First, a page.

Chicago skyline with the 333 South Wabash (far left) showing the Chicago Blackhawks' logo, the Smurfit-Stone Building saying Go Hawks and the Blue Cross Blue Shield Tower saying Hawks Win the night after the 2009–10 Chicago Blackhawks won the 2010 Stanley Cup Finals, viewed from the Petrillo Music Shell lawn in Grant Park

Utilizing a combination of lights on/off and 1,600 window blinds open/closed (and sometimes foamboard cutouts), the windows on 333 South Wabash are often used to display lighted window messages, typically denoting holidays, remembrances, and other events denoting Chicago civic pride, such as when the Blackhawks played in and won the 2010 Stanley Cup Finals and when the Cubs made their 2016 World Series run. Building engineers use a computer program to plot which windows need to be lighted to create the proper message.[12][13]

Position in Chicago's skyline

311 South WackerWillis TowerChicago Board of Trade Building111 South WackerAT&T Corporate CenterKluczynski Federal Building333 South WabashChase TowerThree First National PlazaMid-Continental PlazaRichard J. Daley CenterChicago Title and Trust Center77 West WackerPittsfield BuildingLeo Burnett BuildingThe Heritage at Millennium ParkCrain Communications BuildingIBM PlazaOne Prudential PlazaTwo Prudential PlazaAon CenterBlue Cross and Blue Shield Tower340 on the ParkPark TowerOlympia Centre900 North Michigan875 North Michigan AvenueWater Tower PlaceHarbor PointThe ParkshoreNorth Pier ApartmentsLake Point TowerJay Pritzker PavilionBuckingham FountainLake MichiganLake MichiganLake MichiganThe skyline of a city with many large skyscrapers; in the foreground is a green park and a lake with many sailboats moored on it. Over 30 of the skyscrapers and some park features are labeled.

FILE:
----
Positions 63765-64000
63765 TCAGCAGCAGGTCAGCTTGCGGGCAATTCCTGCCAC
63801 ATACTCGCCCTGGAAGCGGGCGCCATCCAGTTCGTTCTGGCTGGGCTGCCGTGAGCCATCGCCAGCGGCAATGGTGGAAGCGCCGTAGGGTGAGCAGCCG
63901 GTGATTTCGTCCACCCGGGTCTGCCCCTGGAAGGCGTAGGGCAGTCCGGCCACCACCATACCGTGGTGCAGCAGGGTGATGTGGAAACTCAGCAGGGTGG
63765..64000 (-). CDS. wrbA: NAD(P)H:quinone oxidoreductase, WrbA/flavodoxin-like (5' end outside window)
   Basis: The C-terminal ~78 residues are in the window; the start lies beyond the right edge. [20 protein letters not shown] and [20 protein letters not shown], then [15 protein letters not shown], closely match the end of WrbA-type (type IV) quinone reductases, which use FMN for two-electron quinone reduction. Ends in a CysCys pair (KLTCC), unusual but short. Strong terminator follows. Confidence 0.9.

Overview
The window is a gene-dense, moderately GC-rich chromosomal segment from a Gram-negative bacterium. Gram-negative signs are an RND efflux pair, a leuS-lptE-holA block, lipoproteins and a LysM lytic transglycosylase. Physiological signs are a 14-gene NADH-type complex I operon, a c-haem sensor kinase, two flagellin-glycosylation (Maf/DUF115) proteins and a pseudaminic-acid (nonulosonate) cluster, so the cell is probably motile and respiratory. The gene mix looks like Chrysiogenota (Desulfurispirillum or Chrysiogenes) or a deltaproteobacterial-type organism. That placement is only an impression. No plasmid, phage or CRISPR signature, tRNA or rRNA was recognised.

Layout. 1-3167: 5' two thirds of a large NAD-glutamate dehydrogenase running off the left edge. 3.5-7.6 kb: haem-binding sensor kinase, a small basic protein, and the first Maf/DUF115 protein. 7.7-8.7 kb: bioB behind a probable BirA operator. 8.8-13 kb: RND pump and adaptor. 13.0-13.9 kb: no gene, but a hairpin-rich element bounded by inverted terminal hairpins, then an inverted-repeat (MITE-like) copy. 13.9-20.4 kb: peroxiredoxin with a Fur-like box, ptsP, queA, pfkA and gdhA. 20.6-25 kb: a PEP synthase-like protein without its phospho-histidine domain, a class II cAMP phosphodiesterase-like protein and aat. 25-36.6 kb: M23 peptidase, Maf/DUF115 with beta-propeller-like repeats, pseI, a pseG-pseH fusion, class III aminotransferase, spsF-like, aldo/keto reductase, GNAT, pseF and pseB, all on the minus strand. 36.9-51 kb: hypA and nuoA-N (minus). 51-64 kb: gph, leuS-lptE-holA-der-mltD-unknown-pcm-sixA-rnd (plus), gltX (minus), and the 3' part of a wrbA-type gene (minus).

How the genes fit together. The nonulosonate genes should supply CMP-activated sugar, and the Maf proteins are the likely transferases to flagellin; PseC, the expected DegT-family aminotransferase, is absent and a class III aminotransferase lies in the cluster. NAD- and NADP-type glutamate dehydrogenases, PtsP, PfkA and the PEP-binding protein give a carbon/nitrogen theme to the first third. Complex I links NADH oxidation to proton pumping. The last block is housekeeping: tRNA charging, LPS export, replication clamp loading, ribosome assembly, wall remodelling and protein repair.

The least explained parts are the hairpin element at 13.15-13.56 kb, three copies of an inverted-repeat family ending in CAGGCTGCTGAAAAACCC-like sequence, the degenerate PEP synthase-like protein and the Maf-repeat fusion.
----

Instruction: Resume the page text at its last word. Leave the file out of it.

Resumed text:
1. ^ a b c d CNA Plaza on
  2. ^ Ori, Ryan (December 16, 2015). "CNA selling 'Big Red,' moving HQ to new office tower". Crain's Chicago Business. Retrieved December 19, 2018.
  3. ^ a b Daniels, Steve (March 24, 2014). "Why jobs and revenue are going opposite directions at CNA". Crain's Chicago Business.
  4. ^ Tekippe, Abraham (December 14, 2012). "United Way moving to CNA Center". Crain's Chicago Business.
  5. ^ Ori, Ryan (December 16, 2015). "CNA selling 'Big Red,' moving HQ to new office tower". Crain's Chicago Business. Retrieved September 2, 2018.
  6. ^ Ori, Robert (August 9, 2017). "CNA building gets new tenant — and maybe a new name — as Northern Trust signs deal". Chicago Tribune.
  7. ^ "Archived copy". Archived from the original on 2007-09-11. Retrieved 2007-01-17.((cite web)): CS1 maint: archived copy as title (link)
  8. ^ "CNA Plaza North". Emporis. Retrieved September 2, 2018.
  9. ^ "Landmark Designation Report" (PDF). Commission on Chicago Landmarks. July 7, 2011. Retrieved January 22, 2019.
  10. ^ Chicago Architecture Info CNA Center Accessed July 13, 2014
  11. ^ Kiernan, Louise (February 14, 2002). "CNA window death settled for $18 million". Chicago Tribune.
  12. ^ Ecker, Danny (June 12, 2013). "Chicago buildings showing Blackhawks pride during Final". Crain'S Chicago Business. Retrieved September 2, 2018.
  13. ^ Rumore, Kori; Berlin, Jonathon (October 27, 2016). "How Chicago's iconic buildings light up for the Cubs". Chicago Tribune.